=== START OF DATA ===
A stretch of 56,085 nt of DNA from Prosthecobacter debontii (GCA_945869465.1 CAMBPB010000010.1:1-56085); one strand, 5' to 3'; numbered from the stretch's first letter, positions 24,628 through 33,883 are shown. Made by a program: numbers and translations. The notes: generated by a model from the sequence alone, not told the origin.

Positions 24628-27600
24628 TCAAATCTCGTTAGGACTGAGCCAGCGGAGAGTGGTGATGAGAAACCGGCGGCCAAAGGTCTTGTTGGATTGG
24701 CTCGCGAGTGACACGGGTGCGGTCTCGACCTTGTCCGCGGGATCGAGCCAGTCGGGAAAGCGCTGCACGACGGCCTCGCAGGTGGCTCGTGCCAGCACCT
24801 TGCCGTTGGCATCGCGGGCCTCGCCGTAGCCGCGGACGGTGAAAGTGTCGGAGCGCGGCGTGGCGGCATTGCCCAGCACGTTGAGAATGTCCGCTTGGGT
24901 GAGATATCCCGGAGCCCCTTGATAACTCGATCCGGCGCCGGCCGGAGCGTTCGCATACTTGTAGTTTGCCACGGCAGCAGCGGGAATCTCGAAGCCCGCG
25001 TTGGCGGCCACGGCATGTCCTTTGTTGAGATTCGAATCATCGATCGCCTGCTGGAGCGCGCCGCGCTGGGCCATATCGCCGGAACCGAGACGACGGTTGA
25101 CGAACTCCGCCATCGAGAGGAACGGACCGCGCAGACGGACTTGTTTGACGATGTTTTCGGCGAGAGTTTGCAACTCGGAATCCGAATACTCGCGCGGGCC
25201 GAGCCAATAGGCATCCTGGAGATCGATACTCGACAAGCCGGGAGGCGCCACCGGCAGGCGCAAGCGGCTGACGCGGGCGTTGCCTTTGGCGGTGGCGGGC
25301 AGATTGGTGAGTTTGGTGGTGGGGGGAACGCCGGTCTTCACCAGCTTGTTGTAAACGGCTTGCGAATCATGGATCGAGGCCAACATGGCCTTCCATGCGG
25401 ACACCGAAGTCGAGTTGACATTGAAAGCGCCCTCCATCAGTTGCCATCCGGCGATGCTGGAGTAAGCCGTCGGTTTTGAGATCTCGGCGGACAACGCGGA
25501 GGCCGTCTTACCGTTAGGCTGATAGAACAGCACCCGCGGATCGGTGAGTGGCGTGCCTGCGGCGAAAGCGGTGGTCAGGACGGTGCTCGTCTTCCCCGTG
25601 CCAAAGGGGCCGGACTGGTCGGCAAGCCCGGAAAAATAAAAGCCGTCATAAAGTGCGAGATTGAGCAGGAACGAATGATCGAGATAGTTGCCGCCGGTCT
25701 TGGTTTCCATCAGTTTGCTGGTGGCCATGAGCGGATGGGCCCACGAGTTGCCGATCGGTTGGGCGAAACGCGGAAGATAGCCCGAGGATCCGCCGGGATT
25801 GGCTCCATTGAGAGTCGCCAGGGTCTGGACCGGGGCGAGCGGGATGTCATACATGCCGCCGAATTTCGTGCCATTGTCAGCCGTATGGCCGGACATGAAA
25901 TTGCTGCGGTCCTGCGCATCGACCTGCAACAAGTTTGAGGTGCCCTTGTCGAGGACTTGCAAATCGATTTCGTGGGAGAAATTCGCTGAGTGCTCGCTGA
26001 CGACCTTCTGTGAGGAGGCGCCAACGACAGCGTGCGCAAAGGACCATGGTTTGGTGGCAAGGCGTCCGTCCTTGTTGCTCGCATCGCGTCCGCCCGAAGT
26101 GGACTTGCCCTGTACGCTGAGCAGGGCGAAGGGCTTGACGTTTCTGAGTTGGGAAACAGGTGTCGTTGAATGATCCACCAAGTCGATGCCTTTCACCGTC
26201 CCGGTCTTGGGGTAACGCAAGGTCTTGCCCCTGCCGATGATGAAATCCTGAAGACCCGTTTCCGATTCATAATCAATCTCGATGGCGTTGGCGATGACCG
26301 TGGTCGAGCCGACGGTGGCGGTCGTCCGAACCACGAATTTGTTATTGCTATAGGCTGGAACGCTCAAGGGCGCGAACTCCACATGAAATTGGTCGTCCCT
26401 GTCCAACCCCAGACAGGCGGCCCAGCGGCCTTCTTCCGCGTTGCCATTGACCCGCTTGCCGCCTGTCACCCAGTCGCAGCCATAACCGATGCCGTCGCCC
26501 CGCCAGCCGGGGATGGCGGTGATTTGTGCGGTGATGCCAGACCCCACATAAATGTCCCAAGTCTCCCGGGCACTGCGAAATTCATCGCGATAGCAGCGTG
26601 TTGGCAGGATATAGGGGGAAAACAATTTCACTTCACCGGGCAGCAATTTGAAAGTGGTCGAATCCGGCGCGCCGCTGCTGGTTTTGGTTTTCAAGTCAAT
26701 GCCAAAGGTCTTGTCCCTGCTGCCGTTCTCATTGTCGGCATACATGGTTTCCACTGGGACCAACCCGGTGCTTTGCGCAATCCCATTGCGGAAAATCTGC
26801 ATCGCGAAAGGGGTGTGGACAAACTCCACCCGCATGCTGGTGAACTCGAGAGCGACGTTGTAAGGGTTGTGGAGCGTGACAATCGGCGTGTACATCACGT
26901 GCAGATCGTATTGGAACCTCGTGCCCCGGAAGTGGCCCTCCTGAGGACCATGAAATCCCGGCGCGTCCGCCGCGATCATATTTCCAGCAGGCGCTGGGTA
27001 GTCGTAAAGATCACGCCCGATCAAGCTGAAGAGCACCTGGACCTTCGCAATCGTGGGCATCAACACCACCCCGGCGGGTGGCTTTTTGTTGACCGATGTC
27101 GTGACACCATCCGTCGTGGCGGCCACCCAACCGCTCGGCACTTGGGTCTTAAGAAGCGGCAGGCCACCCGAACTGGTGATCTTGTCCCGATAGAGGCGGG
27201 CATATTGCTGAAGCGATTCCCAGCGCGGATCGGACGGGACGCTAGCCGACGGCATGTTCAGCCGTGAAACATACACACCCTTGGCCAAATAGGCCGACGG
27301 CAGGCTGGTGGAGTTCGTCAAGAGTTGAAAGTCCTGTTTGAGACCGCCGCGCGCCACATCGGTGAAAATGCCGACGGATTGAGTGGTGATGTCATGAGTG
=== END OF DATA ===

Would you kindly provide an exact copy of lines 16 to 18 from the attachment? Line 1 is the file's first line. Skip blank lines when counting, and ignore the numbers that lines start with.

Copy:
25901 TTGCTGCGGTCCTGCGCATCGACCTGCAACAAGTTTGAGGTGCCCTTGTCGAGGACTTGCAAATCGATTTCGTGGGAGAAATTCGCTGAGTGCTCGCTGA
26001 CGACCTTCTGTGAGGAGGCGCCAACGACAGCGTGCGCAAAGGACCATGGTTTGGTGGCAAGGCGTCCGTCCTTGTTGCTCGCATCGCGTCCGCCCGAAGT
26101 GGACTTGCCCTGTACGCTGAGCAGGGCGAAGGGCTTGACGTTTCTGAGTTGGGAAACAGGTGTCGTTGAATGATCCACCAAGTCGATGCCTTTCACCGTC